A Southern California lawmaker who helped defeat legislation opposed by Kaiser is benefiting from a business relationship with the nonprofit health group.
The proposal, which died in the Legislature earlier this month after a dispute over its provisions, would have required state approval for health insurers including Kaiser to raise their rates.
State Sen. Ed Hernandez (D-West Covina), chairman of the Senate Health Committee, owns a corporation that leases an office building to Kaiser Permanente in Baldwin Park. Since 2006, Kaiser has paid Hernandez's firm about $387,000 to lease the building. The current rent is $5,752 a month.
Most elected officials in California are disqualified from actions that could affect a source of their income, but state legislators exempted themselves from that restriction in 2002. Such dual interests amount to "what a common-sense person would consider to be wrong," said Kathay Feng, executive director of California Common Cause.
Hernandez, an optometrist, said he had done nothing improper.
"I place my votes on what's in the best interest of the community," he said in an interview. "I don't base it on my income."
Because his role as Health Committee chairman gives Hernandez considerable power over many bills that affect the health industry, a consumer advocacy group has asked Senate leader Darrell Steinberg (D-Sacramento) to remove him.
"This level of income from a company that is constantly before his committee, and whose interests touch upon every level of the committee's work … compromises Senator Hernandez's ability to independently chair the committee," wrote Jamie Court, president of the nonprofit group Consumer Watchdog.
Kaiser's payments were disclosed in Hernandez's annual financial interest report on file with the state. But there was no mention of the business relationship when a Kaiser representative appeared at a June committee hearing presided over by Hernandez.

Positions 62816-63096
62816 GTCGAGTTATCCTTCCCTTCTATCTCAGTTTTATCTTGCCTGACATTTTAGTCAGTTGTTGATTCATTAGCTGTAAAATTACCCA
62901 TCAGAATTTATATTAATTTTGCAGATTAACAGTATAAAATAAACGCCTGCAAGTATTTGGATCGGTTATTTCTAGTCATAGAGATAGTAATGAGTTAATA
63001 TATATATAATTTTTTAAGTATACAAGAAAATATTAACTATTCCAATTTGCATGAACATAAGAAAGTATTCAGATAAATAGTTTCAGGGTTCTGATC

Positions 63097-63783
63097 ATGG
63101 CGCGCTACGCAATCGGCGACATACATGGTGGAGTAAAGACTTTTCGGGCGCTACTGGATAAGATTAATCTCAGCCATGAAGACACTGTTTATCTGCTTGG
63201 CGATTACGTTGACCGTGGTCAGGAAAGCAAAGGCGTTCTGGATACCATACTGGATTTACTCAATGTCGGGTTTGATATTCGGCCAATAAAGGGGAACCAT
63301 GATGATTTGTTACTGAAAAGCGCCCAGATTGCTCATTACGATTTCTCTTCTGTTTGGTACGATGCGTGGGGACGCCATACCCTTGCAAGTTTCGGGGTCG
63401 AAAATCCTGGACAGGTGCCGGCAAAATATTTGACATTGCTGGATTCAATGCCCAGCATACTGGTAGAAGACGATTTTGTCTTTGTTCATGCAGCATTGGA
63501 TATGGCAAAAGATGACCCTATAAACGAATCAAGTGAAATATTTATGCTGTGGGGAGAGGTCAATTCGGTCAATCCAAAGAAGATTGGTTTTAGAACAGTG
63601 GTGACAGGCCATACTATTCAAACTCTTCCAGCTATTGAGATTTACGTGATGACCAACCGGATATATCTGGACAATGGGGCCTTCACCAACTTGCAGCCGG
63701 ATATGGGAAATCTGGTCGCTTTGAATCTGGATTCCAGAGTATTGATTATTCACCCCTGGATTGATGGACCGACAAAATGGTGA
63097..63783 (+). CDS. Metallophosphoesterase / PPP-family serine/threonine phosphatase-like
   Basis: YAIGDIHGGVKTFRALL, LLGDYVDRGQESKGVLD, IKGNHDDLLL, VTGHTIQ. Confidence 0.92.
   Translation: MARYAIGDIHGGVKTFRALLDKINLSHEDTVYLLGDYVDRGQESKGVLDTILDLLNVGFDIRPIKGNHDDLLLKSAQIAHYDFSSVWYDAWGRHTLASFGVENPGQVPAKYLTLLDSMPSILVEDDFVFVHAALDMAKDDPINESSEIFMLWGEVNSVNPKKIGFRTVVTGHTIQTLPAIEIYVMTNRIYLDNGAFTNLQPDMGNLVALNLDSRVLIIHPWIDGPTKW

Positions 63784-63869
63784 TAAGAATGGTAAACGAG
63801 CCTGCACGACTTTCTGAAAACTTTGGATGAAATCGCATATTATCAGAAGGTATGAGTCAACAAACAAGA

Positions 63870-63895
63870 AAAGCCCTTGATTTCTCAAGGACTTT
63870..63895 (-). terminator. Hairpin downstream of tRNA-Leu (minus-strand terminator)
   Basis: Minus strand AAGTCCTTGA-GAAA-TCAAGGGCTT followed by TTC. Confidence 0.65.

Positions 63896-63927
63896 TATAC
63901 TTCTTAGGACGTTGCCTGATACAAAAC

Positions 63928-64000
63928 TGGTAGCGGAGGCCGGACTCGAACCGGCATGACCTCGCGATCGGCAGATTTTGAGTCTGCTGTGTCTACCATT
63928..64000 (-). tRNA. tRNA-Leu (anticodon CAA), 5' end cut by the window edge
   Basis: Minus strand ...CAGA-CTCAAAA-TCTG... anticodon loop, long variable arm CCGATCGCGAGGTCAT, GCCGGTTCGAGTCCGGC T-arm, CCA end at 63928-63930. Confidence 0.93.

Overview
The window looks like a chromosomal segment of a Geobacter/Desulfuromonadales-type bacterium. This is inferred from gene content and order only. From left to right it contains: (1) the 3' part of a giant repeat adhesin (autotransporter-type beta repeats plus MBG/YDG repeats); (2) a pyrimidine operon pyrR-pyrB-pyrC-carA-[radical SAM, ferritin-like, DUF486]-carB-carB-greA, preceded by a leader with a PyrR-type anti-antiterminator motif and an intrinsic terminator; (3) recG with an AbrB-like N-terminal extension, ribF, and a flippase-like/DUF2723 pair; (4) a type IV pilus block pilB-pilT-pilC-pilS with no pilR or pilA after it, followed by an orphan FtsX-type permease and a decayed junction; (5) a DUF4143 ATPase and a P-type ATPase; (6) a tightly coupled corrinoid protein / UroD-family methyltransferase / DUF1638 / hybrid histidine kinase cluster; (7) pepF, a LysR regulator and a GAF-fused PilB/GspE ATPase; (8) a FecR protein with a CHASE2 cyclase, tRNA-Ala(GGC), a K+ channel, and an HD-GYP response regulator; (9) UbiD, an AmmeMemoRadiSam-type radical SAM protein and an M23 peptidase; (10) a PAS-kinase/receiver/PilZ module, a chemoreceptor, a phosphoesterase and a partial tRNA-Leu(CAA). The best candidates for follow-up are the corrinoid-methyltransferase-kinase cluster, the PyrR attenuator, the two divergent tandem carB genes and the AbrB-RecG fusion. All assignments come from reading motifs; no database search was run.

Kaiser Foundation Health Plan lobbyist Teresa Stark told Hernandez's committee that the nonprofit opposed the rate-hike restriction because it might lead to rate caps that could "impede access to healthcare."
It would divert "tens of millions of dollars" from the healthcare system to pay for a new bureaucracy, Stark said.
Hernandez voted for the bill when it passed his committee. But he said he would oppose it on the Senate floor unless it was changed so a panel of actuaries, rather than California's elected insurance commissioner and the director of the state's Managed Health Care Department, would rule on any rate increases.
The bill's author, Assemblyman Mike Feuer (D-Los Angeles), said such revisions would have left consumers unprotected from excessive rate hikes and, without enough votes to support his version, he shelved the legislation, AB 52.
"The issues far transcend whether something is actuarially sound," Feuer said.
Hernandez said he proposed the change because "I wanted to depoliticize" the rate-setting process and make it more transparent.
Kaiser spokeswoman Kathleen Golden said Hernandez "hasn't shown any preference" toward the health group on the legislation. Hernandez said he is willing to work with Feuer on the issue next year.
Noting that Kaiser opposed two of his own bills this year, Hernandez said his business holdings, which include other commercial properties, should not prevent him from serving as committee chairman.
"When I got elected, I had already owned all those properties," Hernandez said. "Who would have known I was going to have been chair of health?"
Steinberg is standing by the senator.
"Darrell believes that Sen. Hernandez is a good chair, is honest, has integrity and is effective," said Steinberg spokesman Nathan Barankin.